Truman National Security Project

Partnership Facts and Answers

By Dave Solimini | 1.9.13
Vice President of Strategic Communications
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The Truman Project and the Center for National Policy
The Truman National Security Project and the Center for National Policy announced a partnership on January 9, 2013. This partnership combines values-based national security policy and politics into a single organization that will help define American leadership in a changing world.


Founding. The Center for National Policy was founded in 1972 by a small group of policy leaders. The Truman Project was founded in 2005 by Rachel Kleinfeld and Matthew Spence. Dr. Kleinfeld remains the President of Truman.

History of leadership. Both Truman and CNP have a long history of policy and political leadership and association with the senior leaders. Current and past Presidents, Board Members, and Advisors of Truman and CNP include or have included: Secretary of State Madeleine Albright (CNP President ‘90-‘93, Truman Advisory Board), Former White House Counsel Greg Craig (Truman Advisory Board), President Emeritus of the Council on  Foreign Relations Les Gelb (Truman Advisory Board), Senator Gary Hart (Truman Advisory Board), Former Chief of Staff to the Vice President Ron Klain (Truman Governing Board), Secretary of State Senator Edmund Muskie (CNP Chairman ’85-‘94), Secretary of Defense Leon Panetta (CNP Chairman ’00-‘03, CNP Advisory Board Chair ’02-‘09), Former Secretary of Defense William Perry (Truman Advisory Board), Chair of the Center for American Progress John Podesta (Truman Advisory Board), Ambassador Tim Roemer (CNP President ’03-‘09), Former State Department Director of Policy Planning Anne-Marie Slaughter (Truman Advisory Board),  Former Secretary of State Cyrus Vance (CNP Chairman ’83-‘85).

Staffing and Budget. Truman and CNP together total more than 30 staff members and a budget of approximately $5 million.The two organizations will share staff and have a single Executive Director.

Websites. The Truman Project’s website is CNP can be found at An updated web presence that reflects the partnership is under development.


Why are the Truman Project and the Center for National Policy partnering?

We are partnering to create a preeminent national security organization which combines the political power, community building, and leadership development strengths of the Truman Project with the policy heft and heritage of the Center for National Policy.  Truman and CNP have been longtime friends and allies. As an example of that relationship, the Truman Project’s first office space was actually a sublet from CNP.

Is either organization changing its issue or ideological focus?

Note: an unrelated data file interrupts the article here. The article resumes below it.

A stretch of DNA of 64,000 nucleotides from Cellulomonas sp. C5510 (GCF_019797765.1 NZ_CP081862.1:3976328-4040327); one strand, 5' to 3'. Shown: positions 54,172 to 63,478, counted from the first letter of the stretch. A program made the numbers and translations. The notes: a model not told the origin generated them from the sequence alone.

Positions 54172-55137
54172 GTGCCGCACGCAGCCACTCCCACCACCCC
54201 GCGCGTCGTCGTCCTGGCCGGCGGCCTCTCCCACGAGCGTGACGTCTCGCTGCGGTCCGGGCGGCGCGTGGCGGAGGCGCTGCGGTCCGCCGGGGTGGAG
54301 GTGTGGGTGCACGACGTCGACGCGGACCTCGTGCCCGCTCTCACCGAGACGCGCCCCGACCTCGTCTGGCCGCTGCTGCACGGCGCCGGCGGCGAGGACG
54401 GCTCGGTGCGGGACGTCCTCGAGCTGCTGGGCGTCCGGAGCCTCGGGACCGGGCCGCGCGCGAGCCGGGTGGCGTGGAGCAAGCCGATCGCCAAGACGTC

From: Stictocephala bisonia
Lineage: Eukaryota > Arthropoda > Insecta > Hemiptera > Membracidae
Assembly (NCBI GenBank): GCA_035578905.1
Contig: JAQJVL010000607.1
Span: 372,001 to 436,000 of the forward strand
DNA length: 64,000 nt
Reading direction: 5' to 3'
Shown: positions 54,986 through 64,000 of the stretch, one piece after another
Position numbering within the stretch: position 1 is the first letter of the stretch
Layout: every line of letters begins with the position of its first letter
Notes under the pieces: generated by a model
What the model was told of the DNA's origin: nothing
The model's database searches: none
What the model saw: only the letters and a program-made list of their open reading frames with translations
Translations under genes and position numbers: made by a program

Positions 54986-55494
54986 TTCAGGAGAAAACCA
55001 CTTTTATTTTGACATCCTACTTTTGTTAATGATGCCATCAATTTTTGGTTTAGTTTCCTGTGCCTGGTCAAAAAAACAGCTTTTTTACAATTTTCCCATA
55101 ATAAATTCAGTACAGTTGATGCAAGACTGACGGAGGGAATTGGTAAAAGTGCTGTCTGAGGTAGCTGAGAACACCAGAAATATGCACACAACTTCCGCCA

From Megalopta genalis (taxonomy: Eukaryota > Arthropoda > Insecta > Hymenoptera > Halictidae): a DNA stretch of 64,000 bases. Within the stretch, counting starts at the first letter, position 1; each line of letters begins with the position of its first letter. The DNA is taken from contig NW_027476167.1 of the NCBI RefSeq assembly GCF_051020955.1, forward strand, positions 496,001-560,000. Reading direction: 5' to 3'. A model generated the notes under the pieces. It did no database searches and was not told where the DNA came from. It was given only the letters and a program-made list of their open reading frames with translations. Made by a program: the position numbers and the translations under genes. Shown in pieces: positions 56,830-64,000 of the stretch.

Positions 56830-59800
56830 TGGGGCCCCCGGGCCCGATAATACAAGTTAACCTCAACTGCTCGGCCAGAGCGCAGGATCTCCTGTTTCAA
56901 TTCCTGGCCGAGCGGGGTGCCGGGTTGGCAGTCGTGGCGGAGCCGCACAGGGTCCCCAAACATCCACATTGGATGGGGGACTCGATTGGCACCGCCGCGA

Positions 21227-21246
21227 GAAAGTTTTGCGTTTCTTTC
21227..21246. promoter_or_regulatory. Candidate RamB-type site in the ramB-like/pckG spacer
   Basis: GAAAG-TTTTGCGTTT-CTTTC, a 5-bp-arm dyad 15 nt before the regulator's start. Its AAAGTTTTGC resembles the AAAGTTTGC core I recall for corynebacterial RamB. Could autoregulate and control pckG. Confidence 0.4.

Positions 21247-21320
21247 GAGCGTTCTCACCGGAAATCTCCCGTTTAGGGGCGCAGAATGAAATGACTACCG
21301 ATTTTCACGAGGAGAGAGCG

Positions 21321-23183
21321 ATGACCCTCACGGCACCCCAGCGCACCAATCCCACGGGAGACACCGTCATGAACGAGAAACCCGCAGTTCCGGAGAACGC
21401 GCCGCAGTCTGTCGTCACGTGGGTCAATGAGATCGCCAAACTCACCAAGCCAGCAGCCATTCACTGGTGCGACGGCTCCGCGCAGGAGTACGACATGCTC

No. Truman and CNP share a set of values that drive everything we do. We are fundamentally forward-leaning, embracing the challenges of a changing world, and helping define America’s role in it. We are driven to improve the national and economic security of the United States through strong alliances, a robust military, international engagement, and support for democracy, human rights, development and trade.

Who leads this new organization?

As required by law, the two organizations maintain separate Boards of Directors while sharing staff. Rachel Kleinfeld remains the President of the Truman Project and Scott Bates remains President of the Center for National Policy; both serve as Senior Advisors to the sister organization. Michael Breen is Executive Director of both organizations, Sarah Bruno is COO, Michael Moschella is Chief Organizer, David Solimini is Vice President for Strategic Communications, and Robin McQueen is Vice President of External Relations. Complete staff biographies can be found here (Truman) and here (CNP).

Legally, what happened? Is this a merger?

The Truman National Security Project and the Center for National Policy are partner organizations with a shared staff, single Executive Director, and separate Presidents and Boards of Directors. Legally, The Truman Project’s sister organization, the Truman Institute, merged with the Center for National Policy and adopted the name and its leadership.

Will this partnership result in any staffing consolidation or cuts?

No. Because this partnership represents growth for the two organizations, our shared staff will stay on and continue to grow.  New employment opportunities are available here.

Is Truman or CNP changing their name?

No.  In a setup typical to c3 and c4 sister organizations, the Truman Project and the Center for National Policy will retain their names.

What does this mean for Truman Project Members?

Truman Security Fellows, Political Partners, and Veteran Leadership Academy graduates will remain Members of the Truman Project. Those programs will continue to recruit, train, and position the next generation of national security leaders.

How are Truman and CNP funded?

We are funded by a wide range of individual, foundation, and corporate donors. There is no primary funder or “angel” donor for either organization.

Are Truman and CNP moving offices?

We are currently exploring joint office space options. For the time being, mail can continue to be directed to Truman at 1050 17th Street NW, Washington DC 20036 and CNP at One Massachusetts Ave NW, Washington DC 20001.

I have more questions.

Media inquiries should be directed to Stephanie Dreyer, Director of Media Relations, at 202-216-9723 ext 320.